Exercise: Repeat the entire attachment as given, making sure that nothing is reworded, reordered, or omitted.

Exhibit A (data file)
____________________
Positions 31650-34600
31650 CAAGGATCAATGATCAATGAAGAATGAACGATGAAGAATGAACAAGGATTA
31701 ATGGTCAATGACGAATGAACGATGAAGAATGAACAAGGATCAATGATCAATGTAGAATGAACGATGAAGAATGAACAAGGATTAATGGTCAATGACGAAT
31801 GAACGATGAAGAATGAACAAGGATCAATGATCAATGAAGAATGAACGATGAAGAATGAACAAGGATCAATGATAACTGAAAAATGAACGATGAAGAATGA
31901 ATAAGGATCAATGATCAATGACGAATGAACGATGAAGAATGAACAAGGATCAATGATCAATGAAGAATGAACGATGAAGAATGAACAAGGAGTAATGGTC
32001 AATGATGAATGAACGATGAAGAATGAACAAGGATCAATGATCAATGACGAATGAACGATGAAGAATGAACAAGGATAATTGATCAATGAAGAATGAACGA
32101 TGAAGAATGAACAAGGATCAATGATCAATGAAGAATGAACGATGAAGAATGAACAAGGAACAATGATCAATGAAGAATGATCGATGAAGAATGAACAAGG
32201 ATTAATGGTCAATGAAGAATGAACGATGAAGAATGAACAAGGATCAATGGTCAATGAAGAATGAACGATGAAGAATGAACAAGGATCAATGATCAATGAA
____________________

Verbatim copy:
Positions 31650-34600
31650 CAAGGATCAATGATCAATGAAGAATGAACGATGAAGAATGAACAAGGATTA
31701 ATGGTCAATGACGAATGAACGATGAAGAATGAACAAGGATCAATGATCAATGTAGAATGAACGATGAAGAATGAACAAGGATTAATGGTCAATGACGAAT
31801 GAACGATGAAGAATGAACAAGGATCAATGATCAATGAAGAATGAACGATGAAGAATGAACAAGGATCAATGATAACTGAAAAATGAACGATGAAGAATGA
31901 ATAAGGATCAATGATCAATGACGAATGAACGATGAAGAATGAACAAGGATCAATGATCAATGAAGAATGAACGATGAAGAATGAACAAGGAGTAATGGTC
32001 AATGATGAATGAACGATGAAGAATGAACAAGGATCAATGATCAATGACGAATGAACGATGAAGAATGAACAAGGATAATTGATCAATGAAGAATGAACGA
32101 TGAAGAATGAACAAGGATCAATGATCAATGAAGAATGAACGATGAAGAATGAACAAGGAACAATGATCAATGAAGAATGATCGATGAAGAATGAACAAGG
32201 ATTAATGGTCAATGAAGAATGAACGATGAAGAATGAACAAGGATCAATGGTCAATGAAGAATGAACGATGAAGAATGAACAAGGATCAATGATCAATGAA